Revisiting-Keynes-PecchiIn 1930 Keynes wrote his famous essay Economic Possibilities for our Grandchildren. In the essay he made a range of predictions about what the world would be like a hundred years hence. At the heart of the exercise was the impact of increasing productivity and rates of economic growth compounded over several decades. The result would be hugely expanded levels of economic output. In this respect he was correct, although in fact he rather underestimated the rate of growth in economic output over the subsequent 80 years.

But Keynes also envisaged a world in which productivity growth would be such as to create permanent technological unemployment. That is, it would not require all the available labour force to produce all the goods required to satisfy human need. As a consequence, a few people would be fully employed but most people would only have to work part-time. The later would appreciate the sustaining contribution of those who worked full time, for the benefit of all, but there was no longer a need for everyone to devote themselves so exclusively to the pursuit of mammon. The part-timers could turn their minds to higher things: they could devote time to other voluntary activities or cultivate the virtues of the arts and literature.

A few years ago Pecchi and Piga edited very interesting book called Revisiting Keynes in which a selection of leading economists provided their perspective on what Keynes got wrong and what he got right. A fairly obvious criticism of Keynes’ position is its liberal elitist bias and its rather disdainful attitude towards “trade”. Equally, his chronology was a bit wonky, if you take “grandchildren” literally. But two more profound criticisms meant that he was, overall, rather wide of the mark. [Read more…]

Reaching the Terrible Twos

Today is the second anniversary of this blog opening for business. Happy Birthday – Blorthday? No, that sounds awful – to me. Another year of offering a largely indifferent world some more or less coherent thoughts on a range of loosely related topics.

This landmark arrives at a time when the Liberal Democrat blogosphere is going through a period of reflection. This was triggered by Stephen Tall’s comments at the Liberal Democrat Voice Blog Of The Year awards at the Brighton conference. He made the point that things aren’t quite what they used to be, with a reduction in the number of active Liberal Democrat bloggers, and the enticements of alternative social media – primarily Twitter and Facebook – seemingly proving a distraction. Several prominent bloggers – including Jonathan Calder, Richard Morris and Neil Monnery – responded. The assessment that emerged was not, perhaps, quite as downbeat as Stephen’s initial comments might have been taken to suggest.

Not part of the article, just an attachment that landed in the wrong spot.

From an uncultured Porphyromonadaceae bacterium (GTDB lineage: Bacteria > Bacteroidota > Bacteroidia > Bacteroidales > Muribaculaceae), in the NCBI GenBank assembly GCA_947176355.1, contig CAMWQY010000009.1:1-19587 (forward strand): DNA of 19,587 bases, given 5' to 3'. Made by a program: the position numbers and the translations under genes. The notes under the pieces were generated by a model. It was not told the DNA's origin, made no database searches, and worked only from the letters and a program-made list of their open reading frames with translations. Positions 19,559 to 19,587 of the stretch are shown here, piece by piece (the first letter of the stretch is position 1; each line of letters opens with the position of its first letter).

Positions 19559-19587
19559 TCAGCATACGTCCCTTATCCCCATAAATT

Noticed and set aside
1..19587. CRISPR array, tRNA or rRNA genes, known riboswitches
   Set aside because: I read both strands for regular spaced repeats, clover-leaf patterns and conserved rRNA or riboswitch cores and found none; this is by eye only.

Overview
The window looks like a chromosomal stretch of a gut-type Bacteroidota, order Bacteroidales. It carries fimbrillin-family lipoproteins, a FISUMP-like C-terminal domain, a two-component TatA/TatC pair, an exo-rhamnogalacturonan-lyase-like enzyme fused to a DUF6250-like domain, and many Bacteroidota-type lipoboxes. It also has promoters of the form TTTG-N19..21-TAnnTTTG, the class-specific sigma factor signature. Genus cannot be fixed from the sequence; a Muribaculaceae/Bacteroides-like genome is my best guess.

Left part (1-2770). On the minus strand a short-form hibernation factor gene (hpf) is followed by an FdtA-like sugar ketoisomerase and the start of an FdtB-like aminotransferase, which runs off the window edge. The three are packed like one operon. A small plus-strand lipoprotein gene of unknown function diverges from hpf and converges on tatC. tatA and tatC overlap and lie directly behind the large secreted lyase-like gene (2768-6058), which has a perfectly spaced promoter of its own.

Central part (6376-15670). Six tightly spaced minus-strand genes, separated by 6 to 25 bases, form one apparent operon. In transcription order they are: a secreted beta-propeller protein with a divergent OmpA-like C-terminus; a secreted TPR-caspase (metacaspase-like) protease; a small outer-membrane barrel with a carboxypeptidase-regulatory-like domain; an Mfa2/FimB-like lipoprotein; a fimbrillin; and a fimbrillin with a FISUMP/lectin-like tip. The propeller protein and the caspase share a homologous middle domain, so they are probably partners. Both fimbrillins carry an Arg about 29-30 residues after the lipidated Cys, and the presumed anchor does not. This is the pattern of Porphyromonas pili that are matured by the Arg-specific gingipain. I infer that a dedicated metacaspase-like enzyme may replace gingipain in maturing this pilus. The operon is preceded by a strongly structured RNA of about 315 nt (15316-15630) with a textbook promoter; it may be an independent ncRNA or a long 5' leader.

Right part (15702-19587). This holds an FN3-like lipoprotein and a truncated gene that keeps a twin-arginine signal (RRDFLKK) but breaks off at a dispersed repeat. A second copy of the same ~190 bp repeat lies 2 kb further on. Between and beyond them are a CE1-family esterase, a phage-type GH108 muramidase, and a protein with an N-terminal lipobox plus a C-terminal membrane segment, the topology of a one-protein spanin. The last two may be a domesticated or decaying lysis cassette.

My view is that, for all their virtues, other social media cannot supersede blogging or, if they do, then something will be lost in the process. [Read more…]

Economists? That’ll be your problem right there

Last Wednesday Suzanne Moore posted a Guardian comment piece entitled Why do we take economists so seriously? which takes a rather scatter-gun approach to some familiar themes. The argument, in outline, is that the economy is in a mess and this is primarily because we have been hoodwinked by orthodox economists. These economists produce inadequate theories unsuited to understanding society. But we nonetheless invest them with too much power over it, and us. The range of opinions on how to resolve the current crisis is too narrow and largely reflects the interests of those who support the current social order. New voices are needed. As Moore argues:

we are indeed in reduced circumstances when debate is reduced to bankers arguing with economists. This clash of ideologies is not really left versus right. It is more akin to fundamentalists talking to agnostics …

This is what you get from this dictatorship of economists, and it should be overthrown. It is wrong and keeps being wrong. The choices to be made now are moral, not economic ones. Only an idiot or an economist would think otherwise.

For a piece in which the author professes to be largely ignorant of the matters about which she is writing, this is quite a brave stance. Predictably it has generated a response. [Read more…]